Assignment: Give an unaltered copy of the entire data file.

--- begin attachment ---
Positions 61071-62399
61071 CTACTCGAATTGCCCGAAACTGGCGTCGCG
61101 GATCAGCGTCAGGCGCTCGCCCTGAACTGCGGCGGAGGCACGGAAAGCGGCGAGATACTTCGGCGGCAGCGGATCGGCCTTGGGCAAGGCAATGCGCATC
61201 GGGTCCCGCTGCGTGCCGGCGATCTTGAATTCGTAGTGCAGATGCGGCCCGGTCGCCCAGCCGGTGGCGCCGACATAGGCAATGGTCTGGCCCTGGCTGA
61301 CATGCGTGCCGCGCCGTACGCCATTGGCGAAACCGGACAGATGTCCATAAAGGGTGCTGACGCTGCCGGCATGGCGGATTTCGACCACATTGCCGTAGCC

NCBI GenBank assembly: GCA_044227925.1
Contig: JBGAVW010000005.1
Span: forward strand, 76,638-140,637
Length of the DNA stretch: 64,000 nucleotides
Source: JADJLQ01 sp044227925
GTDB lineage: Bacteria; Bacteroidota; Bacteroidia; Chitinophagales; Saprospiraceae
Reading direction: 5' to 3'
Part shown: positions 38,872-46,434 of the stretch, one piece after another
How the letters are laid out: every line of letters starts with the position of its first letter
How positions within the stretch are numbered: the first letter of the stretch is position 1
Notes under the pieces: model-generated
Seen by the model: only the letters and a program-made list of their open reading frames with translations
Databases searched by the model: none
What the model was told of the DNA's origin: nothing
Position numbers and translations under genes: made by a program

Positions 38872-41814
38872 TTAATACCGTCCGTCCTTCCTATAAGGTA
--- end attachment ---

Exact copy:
Positions 61071-62399
61071 CTACTCGAATTGCCCGAAACTGGCGTCGCG
61101 GATCAGCGTCAGGCGCTCGCCCTGAACTGCGGCGGAGGCACGGAAAGCGGCGAGATACTTCGGCGGCAGCGGATCGGCCTTGGGCAAGGCAATGCGCATC
61201 GGGTCCCGCTGCGTGCCGGCGATCTTGAATTCGTAGTGCAGATGCGGCCCGGTCGCCCAGCCGGTGGCGCCGACATAGGCAATGGTCTGGCCCTGGCTGA
61301 CATGCGTGCCGCGCCGTACGCCATTGGCGAAACCGGACAGATGTCCATAAAGGGTGCTGACGCTGCCGGCATGGCGGATTTCGACCACATTGCCGTAGCC

NCBI GenBank assembly: GCA_044227925.1
Contig: JBGAVW010000005.1
Span: forward strand, 76,638-140,637
Length of the DNA stretch: 64,000 nucleotides
Source: JADJLQ01 sp044227925
GTDB lineage: Bacteria; Bacteroidota; Bacteroidia; Chitinophagales; Saprospiraceae
Reading direction: 5' to 3'
Part shown: positions 38,872-46,434 of the stretch, one piece after another
How the letters are laid out: every line of letters starts with the position of its first letter
How positions within the stretch are numbered: the first letter of the stretch is position 1
Notes under the pieces: model-generated
Seen by the model: only the letters and a program-made list of their open reading frames with translations
Databases searched by the model: none
What the model was told of the DNA's origin: nothing
Position numbers and translations under genes: made by a program

Positions 38872-41814
38872 TTAATACCGTCCGTCCTTCCTATAAGGTA